Oscar Pistorius' uncle has cast doubt on the prospect of the Paralympian competing at this summer's World Championships by insisting his nephew has "no intention" of travelling overseas as he awaits trial for killing his girlfriend.
Arnold Pistorius says the 26-year-old is reliant on his family's support after fatally shooting girlfriend Reeva Steenkamp on Valentine's Day, with the athlete claiming he mistook her for an intruder. After being granted bail last month, Pistorius' legal team were back in court on Thursday to challenge some of the conditions of his release and travel restrictions placed on Pistorius were lifted.
Immediate speculation suggested Pistorius could return to the track at the World Championships in Moscow this August. But Arnold Pistorius indicated that is unlikely for his nephew, who is likely to stand trial before the end of the year, telling Sky News: "We know Oscar cannot go anywhere in the world because everybody will recognise him."
He added: "He doesn't want to go anywhere and he doesn't want to go into public life because he's not ready - he's absolutely not ready to do that. Oscar's got no intention to travel overseas now - he needs his family. I can't see him getting along without the support of his family."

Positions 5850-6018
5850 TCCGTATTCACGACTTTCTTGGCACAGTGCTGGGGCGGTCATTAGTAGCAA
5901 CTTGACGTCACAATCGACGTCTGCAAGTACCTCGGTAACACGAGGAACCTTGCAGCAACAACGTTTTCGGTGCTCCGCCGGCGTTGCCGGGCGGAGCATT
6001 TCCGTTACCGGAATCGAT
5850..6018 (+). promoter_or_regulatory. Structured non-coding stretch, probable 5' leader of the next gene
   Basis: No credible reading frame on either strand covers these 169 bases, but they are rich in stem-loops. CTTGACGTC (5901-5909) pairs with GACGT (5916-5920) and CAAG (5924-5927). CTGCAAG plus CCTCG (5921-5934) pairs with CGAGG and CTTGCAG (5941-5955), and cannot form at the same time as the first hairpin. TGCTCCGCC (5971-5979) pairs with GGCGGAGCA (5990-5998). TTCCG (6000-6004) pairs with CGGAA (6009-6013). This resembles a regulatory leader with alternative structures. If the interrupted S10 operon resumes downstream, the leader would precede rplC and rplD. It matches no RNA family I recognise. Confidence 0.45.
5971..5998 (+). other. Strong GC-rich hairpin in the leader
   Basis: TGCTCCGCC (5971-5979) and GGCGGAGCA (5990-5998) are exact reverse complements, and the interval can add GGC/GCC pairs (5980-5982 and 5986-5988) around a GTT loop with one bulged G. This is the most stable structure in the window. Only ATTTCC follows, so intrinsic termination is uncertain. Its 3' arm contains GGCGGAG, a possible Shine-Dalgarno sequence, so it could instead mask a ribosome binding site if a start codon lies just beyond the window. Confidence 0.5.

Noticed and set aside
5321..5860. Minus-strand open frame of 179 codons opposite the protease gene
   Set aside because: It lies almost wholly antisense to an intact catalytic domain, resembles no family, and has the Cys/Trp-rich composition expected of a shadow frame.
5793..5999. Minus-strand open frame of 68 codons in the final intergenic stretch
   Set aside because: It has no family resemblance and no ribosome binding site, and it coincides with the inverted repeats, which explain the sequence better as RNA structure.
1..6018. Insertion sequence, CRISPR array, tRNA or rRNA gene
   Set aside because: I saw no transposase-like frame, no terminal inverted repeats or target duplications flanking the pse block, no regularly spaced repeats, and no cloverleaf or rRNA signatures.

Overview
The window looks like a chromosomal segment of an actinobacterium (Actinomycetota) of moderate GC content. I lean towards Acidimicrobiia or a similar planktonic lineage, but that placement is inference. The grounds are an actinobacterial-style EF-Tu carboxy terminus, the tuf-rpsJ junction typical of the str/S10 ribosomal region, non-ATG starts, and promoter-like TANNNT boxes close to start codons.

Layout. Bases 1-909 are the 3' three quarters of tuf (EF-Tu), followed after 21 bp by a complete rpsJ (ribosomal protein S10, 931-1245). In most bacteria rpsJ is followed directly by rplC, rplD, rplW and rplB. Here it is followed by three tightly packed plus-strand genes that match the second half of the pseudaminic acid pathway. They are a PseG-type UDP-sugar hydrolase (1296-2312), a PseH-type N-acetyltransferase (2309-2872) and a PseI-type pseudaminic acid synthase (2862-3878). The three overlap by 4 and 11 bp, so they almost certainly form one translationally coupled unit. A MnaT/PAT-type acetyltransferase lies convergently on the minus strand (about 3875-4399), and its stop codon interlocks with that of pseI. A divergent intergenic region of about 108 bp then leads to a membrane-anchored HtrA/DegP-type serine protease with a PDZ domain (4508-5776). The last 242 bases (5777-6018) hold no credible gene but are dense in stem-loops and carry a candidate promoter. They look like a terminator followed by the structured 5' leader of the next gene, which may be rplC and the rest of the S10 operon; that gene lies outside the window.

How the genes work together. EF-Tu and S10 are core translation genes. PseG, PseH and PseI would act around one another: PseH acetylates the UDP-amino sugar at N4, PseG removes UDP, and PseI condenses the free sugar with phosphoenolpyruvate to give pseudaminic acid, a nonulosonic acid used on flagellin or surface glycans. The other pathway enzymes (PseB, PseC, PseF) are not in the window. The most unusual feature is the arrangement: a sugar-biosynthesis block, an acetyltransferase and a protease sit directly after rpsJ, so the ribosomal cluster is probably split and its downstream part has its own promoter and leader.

Pressed on when his nephew could return to the track, he replied: "Not in the near future. Not realistic. I don't think so." Arnold Pistorius admitted, however, that it was only a matter of time before Oscar would have to return to the track if he is to retain any chance of competing on the global stage.
"In the future, perhaps yes. I would like to say that," he said. "Knowledgeable people tell me that if a super athlete doesn't train for a year, he'll never get back to what he was, so we tried to convince him to get back into training. He knows that he'll have to do that. If he ever wants to run again he'll have to get back to training, otherwise he will just not be able to get back on track."
Pistorius, a double amputee and six-time Paralympic champion, claims he shot Steenkamp after mistaking her for an intruder in his Pretoria home, although prosecutors in the case maintain his actions amounted to premeditated murder.
He was released on bail last month but in return was ordered to hand over his two South African passports, stay away from his Pretoria residence and all witnesses in the case, abstain from alcohol and report to a local police station twice a week. His lawyer Barry Roux asked for those conditions to be relaxed on Thursday, with Judge Bert Bam granting the request.
Pressed on why Pistorius' legal team was keen for the return of his passports if he was unlikely to travel overseas, Arnold Pistorius said: "It was a legal point."
He added: "He doesn't want to take a blood test every Friday and those kinds of things. He doesn't want to be treated as a criminal because he's not a criminal - he's good-natured, soft-hearted, and he's got a broken heart at the moment. What is worse than losing someone you love and you have been the instrument? It's unthinkable."